Amidst the turmoil this week’s political events, which saw Malcolm Turnbull ousting Tony Abbott as Prime Minister, the Australian Parliament is discussing the Omnibus Repeal Day (Autumn 2015) Bill 2015. This Bill is a part of the Australian Government’s drive for red tape reform. The list of amendments contained in this Bill are presented HERE.
In presenting this legislation, Christian Porter MP claimed that “the bulk repeal of regulations introduced by the Attorney-General, will repeal over 10,000 legislative instruments and over 1,800 acts of parliament”.
Regulation, said Porter, “should only remain in force for as long as necessary. It should be easily accessible and continue to deliver on policy outcomes. This is not about removing protections. This is, rather, the application of common sense.”
The Government’s Guide to Regulation identifies ten principles for policy makers:
- Regulation should not be the default option for policy makers: the policy option offering the greatest net benefit should always be the recommended option.
- Regulation should be imposed only when it can be shown to offer an overall net benefit.
- The cost burden of new regulation must be fully offset by reductions in existing regulatory burden.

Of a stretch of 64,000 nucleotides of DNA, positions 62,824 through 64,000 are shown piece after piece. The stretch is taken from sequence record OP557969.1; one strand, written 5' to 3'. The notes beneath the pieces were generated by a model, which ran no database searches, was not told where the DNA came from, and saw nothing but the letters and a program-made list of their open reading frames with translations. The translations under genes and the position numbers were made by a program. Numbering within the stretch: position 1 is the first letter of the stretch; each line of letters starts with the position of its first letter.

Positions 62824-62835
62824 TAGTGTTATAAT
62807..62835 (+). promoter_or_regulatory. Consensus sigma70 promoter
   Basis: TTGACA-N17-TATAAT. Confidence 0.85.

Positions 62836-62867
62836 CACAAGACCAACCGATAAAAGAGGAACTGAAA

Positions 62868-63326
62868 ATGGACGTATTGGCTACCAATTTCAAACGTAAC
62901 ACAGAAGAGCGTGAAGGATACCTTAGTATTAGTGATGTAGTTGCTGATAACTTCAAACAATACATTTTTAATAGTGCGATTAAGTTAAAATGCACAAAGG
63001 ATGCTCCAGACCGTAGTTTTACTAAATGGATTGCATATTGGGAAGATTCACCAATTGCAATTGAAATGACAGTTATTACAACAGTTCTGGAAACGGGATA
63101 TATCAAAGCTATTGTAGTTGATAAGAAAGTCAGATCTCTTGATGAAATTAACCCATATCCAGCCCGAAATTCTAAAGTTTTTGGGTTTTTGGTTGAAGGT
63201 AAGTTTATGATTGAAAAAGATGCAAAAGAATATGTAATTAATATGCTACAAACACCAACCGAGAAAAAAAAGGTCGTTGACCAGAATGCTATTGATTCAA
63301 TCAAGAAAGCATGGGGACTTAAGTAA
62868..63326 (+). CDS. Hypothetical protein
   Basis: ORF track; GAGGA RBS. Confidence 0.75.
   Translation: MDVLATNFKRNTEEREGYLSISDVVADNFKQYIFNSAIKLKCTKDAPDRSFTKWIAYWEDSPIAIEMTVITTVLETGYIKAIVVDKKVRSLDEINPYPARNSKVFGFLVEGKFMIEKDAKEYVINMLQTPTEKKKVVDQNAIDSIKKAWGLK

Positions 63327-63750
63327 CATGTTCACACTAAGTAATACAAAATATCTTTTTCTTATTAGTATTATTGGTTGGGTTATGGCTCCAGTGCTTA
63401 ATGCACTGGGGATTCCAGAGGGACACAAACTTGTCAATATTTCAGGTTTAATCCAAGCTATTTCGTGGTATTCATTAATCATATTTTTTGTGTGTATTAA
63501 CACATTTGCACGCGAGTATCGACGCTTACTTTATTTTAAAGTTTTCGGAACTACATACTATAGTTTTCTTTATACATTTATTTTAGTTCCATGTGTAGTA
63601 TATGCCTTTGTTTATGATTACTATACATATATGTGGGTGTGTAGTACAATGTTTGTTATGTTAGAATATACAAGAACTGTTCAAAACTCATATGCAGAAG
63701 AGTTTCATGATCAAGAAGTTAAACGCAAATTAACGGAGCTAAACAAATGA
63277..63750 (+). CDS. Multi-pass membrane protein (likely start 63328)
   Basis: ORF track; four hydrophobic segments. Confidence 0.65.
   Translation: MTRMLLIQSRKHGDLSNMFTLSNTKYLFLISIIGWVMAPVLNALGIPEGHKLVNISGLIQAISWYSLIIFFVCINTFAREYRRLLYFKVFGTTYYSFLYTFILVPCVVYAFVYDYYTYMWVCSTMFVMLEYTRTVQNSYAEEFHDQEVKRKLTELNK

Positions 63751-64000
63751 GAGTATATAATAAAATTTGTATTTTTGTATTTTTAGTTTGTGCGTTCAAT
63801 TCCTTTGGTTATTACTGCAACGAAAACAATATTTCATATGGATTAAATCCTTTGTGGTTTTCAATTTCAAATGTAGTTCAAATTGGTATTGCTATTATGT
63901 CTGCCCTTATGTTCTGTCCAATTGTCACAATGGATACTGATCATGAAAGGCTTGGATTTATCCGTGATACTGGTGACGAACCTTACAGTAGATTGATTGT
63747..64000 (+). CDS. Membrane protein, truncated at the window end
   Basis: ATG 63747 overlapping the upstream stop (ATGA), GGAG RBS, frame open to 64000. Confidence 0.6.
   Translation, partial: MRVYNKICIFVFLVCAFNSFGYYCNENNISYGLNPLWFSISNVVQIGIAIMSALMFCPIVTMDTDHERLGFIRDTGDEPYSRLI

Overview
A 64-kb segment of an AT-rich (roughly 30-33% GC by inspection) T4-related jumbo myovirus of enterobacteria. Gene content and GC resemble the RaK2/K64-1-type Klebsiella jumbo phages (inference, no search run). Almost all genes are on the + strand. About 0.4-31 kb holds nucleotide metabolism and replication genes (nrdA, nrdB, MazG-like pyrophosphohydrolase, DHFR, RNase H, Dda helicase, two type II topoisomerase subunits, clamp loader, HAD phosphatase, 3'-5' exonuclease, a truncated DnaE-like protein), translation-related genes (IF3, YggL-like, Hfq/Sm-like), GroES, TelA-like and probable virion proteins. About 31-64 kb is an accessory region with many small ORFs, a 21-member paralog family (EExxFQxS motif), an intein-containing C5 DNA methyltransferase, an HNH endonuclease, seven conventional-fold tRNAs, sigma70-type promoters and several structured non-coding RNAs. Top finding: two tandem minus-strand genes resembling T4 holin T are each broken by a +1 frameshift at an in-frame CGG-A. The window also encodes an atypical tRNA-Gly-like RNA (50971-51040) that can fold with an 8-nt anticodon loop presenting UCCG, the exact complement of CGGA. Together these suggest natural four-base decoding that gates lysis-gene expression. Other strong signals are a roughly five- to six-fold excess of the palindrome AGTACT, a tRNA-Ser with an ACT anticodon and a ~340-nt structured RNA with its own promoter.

- Every substantive regulatory policy change must be the subject of a Regulation Impact Statement.
- Policy makers should consult in a genuine and timely way with affected businesses, community organisations and individuals.
- Policy makers must consult with each other to avoid creating cumulative or overlapping regulatory burdens.
- The information upon which policy makers base their decisions must be published at the earliest opportunity.
- Regulators must implement regulation with common sense, empathy and respect.
- All regulation must be periodically reviewed to test its continuing relevance.
- Policy makers must work closely with their portfolio Deregulation Units throughout the policy making process.
The Government has also produced a Regulatory Burden Measure for calculating the compliance costs of regulatory proposals on business, individuals and community organisations using an activity-based costing methodology.
Bernard Keane’s comments on the Crikey website on 20 March 2014 argues that these repeal programs are “less about unclogging the narrowed arteries of the Australian economy and allowing it to breathe the air that, erm, free economies breathe and more about the theatre of scrapping dead letters and fiddling with trivia”.
Scrapping “dead letters” – old, unused and irrelevant – regulation is, of course, an important first step in any deregulatory process. While these reforms can’t claim many major savings or benefits – simply because they are old, unused and irrelevant – they present a useful start. Despite this, the Government claims that in fact some A$2,449 million has been saved through these measures since September 2013.
The challenge in this work is to balance the desire to remove unused and poor regulation with the need to re-regulate and improve the quality and efficiency of regulation. While “cutting red tape” has strong political appeal in some quarters, the broader, more significant, objective is to ensure laws and regulations respond to our economic, social and environmental demands and operate as effectively and efficiently as possible.